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Thread: Janome skylark S9

  1. #1
    Super Member terriamn's Avatar
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    Janome skylark S9

    My sister is thinking about buying the Janome Skylark S9 and asked my opinion. One of my machines is a Janome that I love but have never heard of the skylark series. Any opinions or advice for her

  2. #2
    Moderator QuiltnNan's Avatar
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    here is a review of it https://www.sewinginsight.com/janome...ine-s9-review/
    i have a jonome, but not this nice... i got it to take to class... mine works well
    Nancy in western NY
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  3. #3
    Power Poster Jingle's Avatar
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    Throat is not big enough to make quilting very easy.
    Another Phyllis
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    This machine gets great reviews. Some questions .. is she wanting to only quilt with it or do some embroidery as well? It has an 8 1/2 inch harp so up to a twin size quilt is very doable. Of course larger quilts could be done if she’s willing to really scrunch them up. If she’s not sure about embroidery, then for that money I’d look at a 8200 or 8900 with an 11 inch harp. If she isn’t sure about doing the quilting herself but wants the embroidery options .. I’d suggest getting the skyline 5 for piecing and general sewing AND the embroidery only Janome 500. Lots of options depending on her budget, wants, needs and room in her sewing area. The skyline 9 is a really nice machine if she wants both sewing and embroidery.

  5. #5
    Super Member terriamn's Avatar
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    She won’t be quilting with her machine, the majority of her work is tops for donations to the missions. I was very surprised she was even interested in embroidery so not sure what that is about.

  6. #6
    mkc
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    Quote Originally Posted by terriamn View Post
    My sister is thinking about buying the Janome Skylark S9 and asked my opinion. One of my machines is a Janome that I love but have never heard of the skylark series.
    It's the Skyline series, not Skylark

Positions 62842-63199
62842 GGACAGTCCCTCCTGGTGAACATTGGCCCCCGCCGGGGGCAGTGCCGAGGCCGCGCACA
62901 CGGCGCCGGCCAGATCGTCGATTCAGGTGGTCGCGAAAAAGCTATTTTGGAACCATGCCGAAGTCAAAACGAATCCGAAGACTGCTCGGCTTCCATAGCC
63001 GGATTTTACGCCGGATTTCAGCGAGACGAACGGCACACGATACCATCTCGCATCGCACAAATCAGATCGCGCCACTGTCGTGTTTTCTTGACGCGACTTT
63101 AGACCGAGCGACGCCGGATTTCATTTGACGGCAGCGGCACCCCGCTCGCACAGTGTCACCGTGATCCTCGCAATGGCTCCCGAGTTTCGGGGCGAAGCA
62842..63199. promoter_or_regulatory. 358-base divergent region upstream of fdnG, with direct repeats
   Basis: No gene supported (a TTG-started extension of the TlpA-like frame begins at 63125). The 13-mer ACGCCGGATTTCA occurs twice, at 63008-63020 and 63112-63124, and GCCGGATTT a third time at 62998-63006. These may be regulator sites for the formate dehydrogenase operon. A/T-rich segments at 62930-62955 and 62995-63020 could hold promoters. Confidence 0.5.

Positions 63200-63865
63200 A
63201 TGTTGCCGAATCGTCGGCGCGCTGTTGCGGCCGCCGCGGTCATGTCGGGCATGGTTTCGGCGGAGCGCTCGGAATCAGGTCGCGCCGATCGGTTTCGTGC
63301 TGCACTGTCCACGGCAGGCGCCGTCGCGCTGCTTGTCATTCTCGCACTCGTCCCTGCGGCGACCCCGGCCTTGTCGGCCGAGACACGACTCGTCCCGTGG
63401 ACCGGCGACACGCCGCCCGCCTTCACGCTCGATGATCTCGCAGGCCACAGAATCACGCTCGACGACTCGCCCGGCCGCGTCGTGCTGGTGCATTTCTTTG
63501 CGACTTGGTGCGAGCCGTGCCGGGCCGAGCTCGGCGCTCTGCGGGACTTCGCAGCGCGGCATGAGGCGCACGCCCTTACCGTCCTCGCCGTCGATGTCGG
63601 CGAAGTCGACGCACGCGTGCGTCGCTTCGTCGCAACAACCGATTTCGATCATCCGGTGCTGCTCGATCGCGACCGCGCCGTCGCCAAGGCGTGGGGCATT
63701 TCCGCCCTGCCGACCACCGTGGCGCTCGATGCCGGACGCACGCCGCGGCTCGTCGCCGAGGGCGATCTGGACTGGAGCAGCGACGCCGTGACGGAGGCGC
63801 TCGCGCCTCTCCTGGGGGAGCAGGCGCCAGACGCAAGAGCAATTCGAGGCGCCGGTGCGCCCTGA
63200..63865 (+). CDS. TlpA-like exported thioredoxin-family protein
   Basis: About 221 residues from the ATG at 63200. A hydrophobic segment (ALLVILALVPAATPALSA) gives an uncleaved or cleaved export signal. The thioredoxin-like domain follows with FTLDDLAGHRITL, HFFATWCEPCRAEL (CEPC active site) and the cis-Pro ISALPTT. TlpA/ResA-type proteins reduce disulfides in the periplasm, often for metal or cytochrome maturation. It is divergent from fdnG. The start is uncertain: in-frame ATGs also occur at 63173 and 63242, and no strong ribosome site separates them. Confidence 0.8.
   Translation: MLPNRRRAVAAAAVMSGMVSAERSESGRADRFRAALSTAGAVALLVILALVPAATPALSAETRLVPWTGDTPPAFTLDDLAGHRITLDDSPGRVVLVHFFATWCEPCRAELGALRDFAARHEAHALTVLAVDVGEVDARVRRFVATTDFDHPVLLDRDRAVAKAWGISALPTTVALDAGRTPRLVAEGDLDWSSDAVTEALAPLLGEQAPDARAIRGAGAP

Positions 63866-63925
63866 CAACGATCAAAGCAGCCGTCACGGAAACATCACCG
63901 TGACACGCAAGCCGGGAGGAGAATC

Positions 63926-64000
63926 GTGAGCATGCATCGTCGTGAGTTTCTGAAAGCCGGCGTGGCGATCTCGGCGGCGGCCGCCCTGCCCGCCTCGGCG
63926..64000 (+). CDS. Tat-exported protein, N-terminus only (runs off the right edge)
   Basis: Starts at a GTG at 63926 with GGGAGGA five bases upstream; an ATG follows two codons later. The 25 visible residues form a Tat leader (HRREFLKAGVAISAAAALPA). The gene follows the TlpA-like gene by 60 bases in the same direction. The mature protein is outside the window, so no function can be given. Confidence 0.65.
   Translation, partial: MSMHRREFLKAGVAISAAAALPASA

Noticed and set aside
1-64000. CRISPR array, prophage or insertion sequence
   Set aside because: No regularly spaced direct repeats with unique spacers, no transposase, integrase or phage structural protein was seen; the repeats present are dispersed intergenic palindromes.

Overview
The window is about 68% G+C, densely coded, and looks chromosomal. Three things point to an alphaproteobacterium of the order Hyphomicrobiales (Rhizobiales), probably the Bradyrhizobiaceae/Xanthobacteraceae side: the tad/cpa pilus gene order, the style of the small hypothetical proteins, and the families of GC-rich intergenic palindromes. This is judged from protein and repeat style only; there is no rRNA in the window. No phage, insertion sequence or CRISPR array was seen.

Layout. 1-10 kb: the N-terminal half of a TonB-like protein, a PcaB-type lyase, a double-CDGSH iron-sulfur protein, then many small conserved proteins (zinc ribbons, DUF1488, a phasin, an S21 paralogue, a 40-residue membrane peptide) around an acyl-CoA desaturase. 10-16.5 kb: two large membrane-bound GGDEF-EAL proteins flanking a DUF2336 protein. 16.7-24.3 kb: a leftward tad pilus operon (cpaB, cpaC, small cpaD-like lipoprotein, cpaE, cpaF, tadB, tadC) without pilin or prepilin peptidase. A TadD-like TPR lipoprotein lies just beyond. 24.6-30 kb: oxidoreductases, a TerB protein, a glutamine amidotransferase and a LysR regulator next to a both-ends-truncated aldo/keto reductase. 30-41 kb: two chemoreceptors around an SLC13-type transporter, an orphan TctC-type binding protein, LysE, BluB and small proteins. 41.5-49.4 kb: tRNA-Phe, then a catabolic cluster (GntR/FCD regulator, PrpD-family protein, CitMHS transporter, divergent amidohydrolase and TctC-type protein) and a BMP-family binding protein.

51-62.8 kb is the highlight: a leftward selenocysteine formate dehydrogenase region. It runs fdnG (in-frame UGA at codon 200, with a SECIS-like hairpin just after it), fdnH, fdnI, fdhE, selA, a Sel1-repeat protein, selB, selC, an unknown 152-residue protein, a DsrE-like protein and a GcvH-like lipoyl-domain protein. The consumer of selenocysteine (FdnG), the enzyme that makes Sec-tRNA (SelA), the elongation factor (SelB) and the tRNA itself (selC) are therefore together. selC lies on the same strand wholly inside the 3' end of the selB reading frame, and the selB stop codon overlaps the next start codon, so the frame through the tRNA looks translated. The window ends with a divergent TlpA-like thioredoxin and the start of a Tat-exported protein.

The S9 looks like a revamp of the Janome 9900 - very similar specs, but Acufeed on the S9. I am seeing the 9900 on clearance for about $2K around here.

    I have the Elna twin (Expressive 860) to the 9900. It sews beautifully, but I would not want to quilt larger quilts on it. Piece, yes - love it for that, but the throat isn't large enough for a bed-size quilt.

    I only have the machine because I got a "smokin'" deal on it ($1400 - literally "smokin'" - I bought it at Marden's in Maine when they picked up all of Pocono Sew and Vac's inventory after the fire a few years back) and use it as my travel machine (I currently have a 7700 as my home machine)

    The only issue I've had with mine was bobbin tension, but that's to be expected since it was never dealer-tested before I bought it. I adjusted the bobbin case myself. It does stitch beautifully - better than my 7700 and the piecing foot and stitch are perfect right out of the gate for a scant 1/4" seam.

    Michelle

  7. #7
    Super Member Rose_P's Avatar
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    Just a comment about machine embroidery: I had no idea I wanted an embroidery machine until I got one, sort of out-of-the-blue. It immediately became a sort of obsession. The thing that surprised me the most is that there are embroidery designs especially for quilting, and I don't mean just embroidering pretty things on the fabric before piecing, but actual quilting. I have done 3 quilts and several smaller projects wholly or partly by this method. After a couple of months with a relatively low-end embroidery machine that had a 5" X 7" hoop, I "had to" go out and buy one that would accommodate a wider hoop.

    Your sister may take to it as I have, but if she's still working and/or caring for a family, she may not have enough time to really get into it. I found there's a learning curve and an inherent set of frustrations any time I try to do anything in a hurry. She also needs to be prepared for the extra expenses of embroidery thread and needles that go beyond what we usually use with sewing machines. It looks as if this Janome machine has a hoop that's a little wider than my first embroidery machine (a Brother PE770), but it's still not wide enough to do an 8" square quilt block. So depending on what she hopes to do with it, that would be a consideration. You can re-hoop and do 4 small designs in a larger quilt block, but that's 4 times as much work, and lining them up might be challenging.
    “You can’t use up creativity. The more you use, the more you have.” ~Maya Angelou.
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